Using technologies previously developed at the Broad, researchers have analyzed nearly all genetic variants in the oncogene MAPK1/ERK2, revealing insights that could inform treatment.
Considering the possibilities: New method looks at nearly every mutation in a single gene to identify those driving cancer
A primary goal of precision medicine in cancer has been to use findings generated from genomic research to inform treatment options, matching patients with effective therapies based on the specific mutations in their tumor’s DNA. But the research needed to more fully actualize this goal is currently at a bottleneck: thousands of tumors have been sequenced, revealing hundreds of thousands of mutations, but researchers don’t yet know what role, if any, most of these mutations play in cancer.
In a Cell Reports paper published this week, a research team from the Broad Institute, led by senior author Cory Johannessen and co-first authors Lisa Brenan and Aleksandr Andreev, outlined a novel approach that could help address this challenge. Using technologies developed previously at the Broad, the researchers created a collection, or library, that included nearly every possible mutation in a single gene, MAPK1/ERK2, part of a biological pathway known to be defective in many cancers, and then systematically tested the function of each mutation. The goal was to differentiate between mutations that might be driving cancer and those that are irrelevant to the disease.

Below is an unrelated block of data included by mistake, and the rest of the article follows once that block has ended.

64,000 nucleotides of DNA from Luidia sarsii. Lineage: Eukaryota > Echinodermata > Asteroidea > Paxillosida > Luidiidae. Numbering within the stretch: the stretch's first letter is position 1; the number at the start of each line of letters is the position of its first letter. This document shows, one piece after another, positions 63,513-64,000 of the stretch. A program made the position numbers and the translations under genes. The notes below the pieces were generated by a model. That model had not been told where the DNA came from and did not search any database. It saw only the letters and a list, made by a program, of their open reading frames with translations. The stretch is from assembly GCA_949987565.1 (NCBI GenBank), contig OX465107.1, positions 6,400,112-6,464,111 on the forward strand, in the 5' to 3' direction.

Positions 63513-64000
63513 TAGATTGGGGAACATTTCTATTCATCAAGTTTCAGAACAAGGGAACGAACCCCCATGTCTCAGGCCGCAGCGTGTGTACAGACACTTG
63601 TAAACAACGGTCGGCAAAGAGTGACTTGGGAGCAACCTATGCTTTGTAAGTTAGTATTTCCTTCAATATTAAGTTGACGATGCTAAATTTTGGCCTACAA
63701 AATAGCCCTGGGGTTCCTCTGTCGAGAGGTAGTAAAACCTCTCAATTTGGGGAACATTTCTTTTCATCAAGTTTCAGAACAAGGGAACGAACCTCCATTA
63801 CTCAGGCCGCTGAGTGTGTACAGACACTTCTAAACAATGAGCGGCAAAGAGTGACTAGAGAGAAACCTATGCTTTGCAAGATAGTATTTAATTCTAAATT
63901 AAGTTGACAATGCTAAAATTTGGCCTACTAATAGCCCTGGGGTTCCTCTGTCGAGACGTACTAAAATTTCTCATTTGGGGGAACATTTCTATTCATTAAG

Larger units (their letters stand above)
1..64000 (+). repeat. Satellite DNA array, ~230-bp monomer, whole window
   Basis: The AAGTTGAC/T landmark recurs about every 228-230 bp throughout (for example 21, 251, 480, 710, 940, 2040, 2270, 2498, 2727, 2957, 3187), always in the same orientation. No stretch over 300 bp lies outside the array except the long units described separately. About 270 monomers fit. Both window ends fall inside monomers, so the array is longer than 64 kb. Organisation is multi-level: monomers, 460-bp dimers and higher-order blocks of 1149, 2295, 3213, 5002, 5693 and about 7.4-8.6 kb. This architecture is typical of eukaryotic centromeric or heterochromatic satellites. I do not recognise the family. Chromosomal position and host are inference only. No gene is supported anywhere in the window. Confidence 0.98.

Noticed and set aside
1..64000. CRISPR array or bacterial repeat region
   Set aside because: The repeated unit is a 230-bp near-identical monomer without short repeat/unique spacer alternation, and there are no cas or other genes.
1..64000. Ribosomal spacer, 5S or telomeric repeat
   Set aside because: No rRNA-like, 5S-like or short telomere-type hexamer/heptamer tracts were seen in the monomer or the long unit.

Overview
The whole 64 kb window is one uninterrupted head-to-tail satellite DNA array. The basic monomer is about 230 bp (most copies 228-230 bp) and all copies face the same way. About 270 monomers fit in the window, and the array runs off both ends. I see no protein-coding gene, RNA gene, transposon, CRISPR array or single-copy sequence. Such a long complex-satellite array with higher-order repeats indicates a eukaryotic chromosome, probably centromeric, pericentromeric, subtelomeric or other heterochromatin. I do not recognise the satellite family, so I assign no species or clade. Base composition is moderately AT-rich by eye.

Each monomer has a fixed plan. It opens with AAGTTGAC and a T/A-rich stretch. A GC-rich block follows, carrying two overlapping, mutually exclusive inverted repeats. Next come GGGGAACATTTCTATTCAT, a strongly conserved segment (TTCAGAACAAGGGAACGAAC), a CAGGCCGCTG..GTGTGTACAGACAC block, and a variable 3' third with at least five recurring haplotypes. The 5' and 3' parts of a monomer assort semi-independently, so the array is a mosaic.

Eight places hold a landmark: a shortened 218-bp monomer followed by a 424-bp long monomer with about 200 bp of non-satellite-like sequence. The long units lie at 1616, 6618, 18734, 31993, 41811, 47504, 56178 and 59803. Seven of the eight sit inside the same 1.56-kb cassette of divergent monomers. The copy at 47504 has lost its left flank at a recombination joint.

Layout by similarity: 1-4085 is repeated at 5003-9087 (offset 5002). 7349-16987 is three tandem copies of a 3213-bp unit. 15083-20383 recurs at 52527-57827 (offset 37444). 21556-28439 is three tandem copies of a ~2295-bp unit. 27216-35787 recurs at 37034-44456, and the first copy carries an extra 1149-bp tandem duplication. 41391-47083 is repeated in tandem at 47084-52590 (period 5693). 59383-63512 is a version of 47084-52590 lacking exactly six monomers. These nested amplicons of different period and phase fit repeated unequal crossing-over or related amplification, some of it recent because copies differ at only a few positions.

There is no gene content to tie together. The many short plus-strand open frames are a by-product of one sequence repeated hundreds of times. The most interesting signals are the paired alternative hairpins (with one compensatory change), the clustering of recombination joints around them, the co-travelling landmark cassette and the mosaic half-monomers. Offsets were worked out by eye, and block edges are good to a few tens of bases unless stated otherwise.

From these experiments, the team found that it wasn’t just frequently-seen mutations that drove cancer: a number of rare mutations performed the same function, possibly by triggering the same cellular mechanisms as their more-often-seen counterparts. Moreover, by treating these mutations with ERK-inhibiting molecules, the team identified mutations that were more likely to be resistant to existing cancer therapies.
The researchers hope that their work will not only serve as a model for the study of other oncogenes, but that the cancer-driving and drug-resistant mutations they uncovered may inform clinical trials and, ultimately, patient treatment. Some clinical trials are already broadening their enrollment criteria to include some of the mutations unearthed by this research.